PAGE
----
Open access

Ajmer S. Bhagsari and Silas A. Harmon

Abstract

Field experiments were conducted during 1979 and 1980 growing seasons with sweet potato [Ipomoea batatas (L.) Lam.] genotypes at different stages of growth to determine leaf net photosynthetic rates (Pn) and photosynthate partitioning patterns. Net photosynthesis was measured in an open system with an infrared analyzer on the youngest and the fully expanded leaves still attached to the plant. Photosynthesis rates differed significantly in both years. Photosynthesis varied from 19.1 to 32.4 mg CO2dm−2hr−1 in 1979 and from 25.8 to 36.9 mg CO2dm−1hr−1 in 1980. A new selection, 75-96-1, averaged highest both years. Percentages of photosynthate partitioning to storage roots also differed significantly. About 45 days after planting, ‘Centennial’ and ‘Georgia Jet’ diverted the highest percentage, about 28%, of the total dry matter to the storage roots. But ‘Georgia Red’ diverted the highest percentages of photosynthate (51.0 and 56.4) to the storage roots 75 and 90 days after planting, respectively. Photosynthate partitioning to storage roots ranged from 11.2 to 56.4%, 90 days after planting. Final root yield correlated significantly (r = 0.69 to 0.87) with photosynthate partitioning at all stages of growth. During 1980, Pn and total dry matter yield also were significantly correlated. Harvest index was significantly correlated (r = 0.89) with final storage root yield. But Pn did not significantly correlate with either storage root yield or photosynthate partitioned to roots. Stomatal density was 2 to 3 times more on the abaxial than the adaxial surface of the leaves. Percentages of neither leaf nitrogen nor chlorophyll content of leaves differed significantly. High-yielding genotypes generally initiated storage root formation earlier and also partitioned more photosynthate to storage roots than low-yielding genotypes.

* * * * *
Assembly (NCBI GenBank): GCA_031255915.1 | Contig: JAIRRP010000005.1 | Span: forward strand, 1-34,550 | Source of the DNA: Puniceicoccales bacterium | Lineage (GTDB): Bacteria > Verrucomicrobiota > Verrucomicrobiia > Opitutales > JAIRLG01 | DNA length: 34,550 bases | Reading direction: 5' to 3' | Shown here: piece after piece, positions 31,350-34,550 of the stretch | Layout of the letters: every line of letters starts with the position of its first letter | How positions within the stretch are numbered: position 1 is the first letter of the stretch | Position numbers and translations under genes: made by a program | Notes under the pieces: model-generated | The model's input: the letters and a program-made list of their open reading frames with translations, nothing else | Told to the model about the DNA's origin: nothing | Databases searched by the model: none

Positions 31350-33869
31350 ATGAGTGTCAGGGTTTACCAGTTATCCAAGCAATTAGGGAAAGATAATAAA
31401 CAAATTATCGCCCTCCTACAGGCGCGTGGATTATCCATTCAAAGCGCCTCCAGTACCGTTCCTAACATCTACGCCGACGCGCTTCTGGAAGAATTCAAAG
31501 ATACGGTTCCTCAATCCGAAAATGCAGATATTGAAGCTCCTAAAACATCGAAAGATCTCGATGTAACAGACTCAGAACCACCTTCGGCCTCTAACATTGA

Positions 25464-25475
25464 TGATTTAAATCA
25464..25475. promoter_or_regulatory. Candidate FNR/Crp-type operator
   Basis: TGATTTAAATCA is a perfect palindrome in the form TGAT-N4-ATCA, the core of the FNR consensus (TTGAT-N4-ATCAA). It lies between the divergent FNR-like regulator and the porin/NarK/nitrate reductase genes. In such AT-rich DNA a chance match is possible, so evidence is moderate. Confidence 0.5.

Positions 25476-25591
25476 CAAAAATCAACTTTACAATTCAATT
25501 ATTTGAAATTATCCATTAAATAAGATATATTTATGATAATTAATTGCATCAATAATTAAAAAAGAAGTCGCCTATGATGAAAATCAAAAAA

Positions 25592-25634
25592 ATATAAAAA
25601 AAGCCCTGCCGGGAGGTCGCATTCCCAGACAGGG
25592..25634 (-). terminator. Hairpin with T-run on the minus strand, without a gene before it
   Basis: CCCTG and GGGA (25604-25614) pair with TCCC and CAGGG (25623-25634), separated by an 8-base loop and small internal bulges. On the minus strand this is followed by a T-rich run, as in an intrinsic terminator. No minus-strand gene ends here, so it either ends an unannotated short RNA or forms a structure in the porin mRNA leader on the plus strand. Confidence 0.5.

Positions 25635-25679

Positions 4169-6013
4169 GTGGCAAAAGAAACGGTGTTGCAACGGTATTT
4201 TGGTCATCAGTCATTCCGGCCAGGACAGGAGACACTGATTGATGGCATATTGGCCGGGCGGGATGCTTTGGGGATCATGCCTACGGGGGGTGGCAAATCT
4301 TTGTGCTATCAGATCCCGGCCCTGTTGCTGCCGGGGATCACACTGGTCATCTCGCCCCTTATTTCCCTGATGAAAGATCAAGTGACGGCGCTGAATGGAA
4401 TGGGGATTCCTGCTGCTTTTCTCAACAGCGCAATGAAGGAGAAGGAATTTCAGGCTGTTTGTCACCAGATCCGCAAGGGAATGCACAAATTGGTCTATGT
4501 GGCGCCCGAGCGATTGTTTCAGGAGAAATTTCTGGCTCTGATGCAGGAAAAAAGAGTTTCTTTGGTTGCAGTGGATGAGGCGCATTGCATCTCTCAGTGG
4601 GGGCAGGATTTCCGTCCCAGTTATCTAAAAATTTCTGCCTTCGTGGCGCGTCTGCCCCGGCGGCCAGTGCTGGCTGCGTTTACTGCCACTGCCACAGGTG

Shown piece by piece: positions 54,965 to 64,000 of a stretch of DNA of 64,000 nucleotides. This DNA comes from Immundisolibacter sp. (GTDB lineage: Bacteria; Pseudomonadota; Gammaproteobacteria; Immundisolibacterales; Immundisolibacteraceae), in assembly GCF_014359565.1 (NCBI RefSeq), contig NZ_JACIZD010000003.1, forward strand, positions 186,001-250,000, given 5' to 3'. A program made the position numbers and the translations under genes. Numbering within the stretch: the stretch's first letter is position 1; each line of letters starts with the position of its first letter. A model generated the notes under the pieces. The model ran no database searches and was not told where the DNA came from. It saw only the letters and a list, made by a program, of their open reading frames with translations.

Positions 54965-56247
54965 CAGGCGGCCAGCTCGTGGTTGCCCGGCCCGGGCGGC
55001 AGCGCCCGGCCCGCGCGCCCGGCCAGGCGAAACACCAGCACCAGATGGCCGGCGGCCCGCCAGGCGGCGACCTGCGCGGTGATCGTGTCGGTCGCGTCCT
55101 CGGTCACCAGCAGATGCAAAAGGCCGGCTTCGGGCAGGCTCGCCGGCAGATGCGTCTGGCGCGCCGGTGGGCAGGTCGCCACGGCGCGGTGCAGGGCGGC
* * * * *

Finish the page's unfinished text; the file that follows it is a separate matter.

Free access

Ki-Cheol Son, Ray F. Severson, Richard F. Arrendale, and Stanley J. Kays

Methodology was developed for the extraction of surface components of sweetpotato [Ipomoea batatas (L.) Lam.] storage roots. Surface components of storage roots were quantitatively extracted with methylene chloride using 8-minute ultrasonication. After removal of the solvent, the extract was treated with 3 Tri Sil-Z:1 trimethylsilylimidazol (v/v) to convert components with hydroxyl moieties to silyl ethers and then separated on a SE-54 fused silica capillary column. Distinctly different gas chromatography profiles were found between lines displaying moderate levels of resistance (`Resisto', `Regal', `Jewel') to the sweetpotato weevil [Cylas formicarius elgantulus (summers)] and weevil-susceptible lines (`Centennial', SC 1149-19, W-115), indicating a possible role of surface components in insect response. Chromatographic fractionation techniques were developed for separation of major components or groups of components. The results will allow subsequent bioassaying for the presence of an ovipositional stimulant(s) and other weevil behavior-modulating compounds and their chemical characterization.

Free access

Lewis W. Jett and T.P. Talbot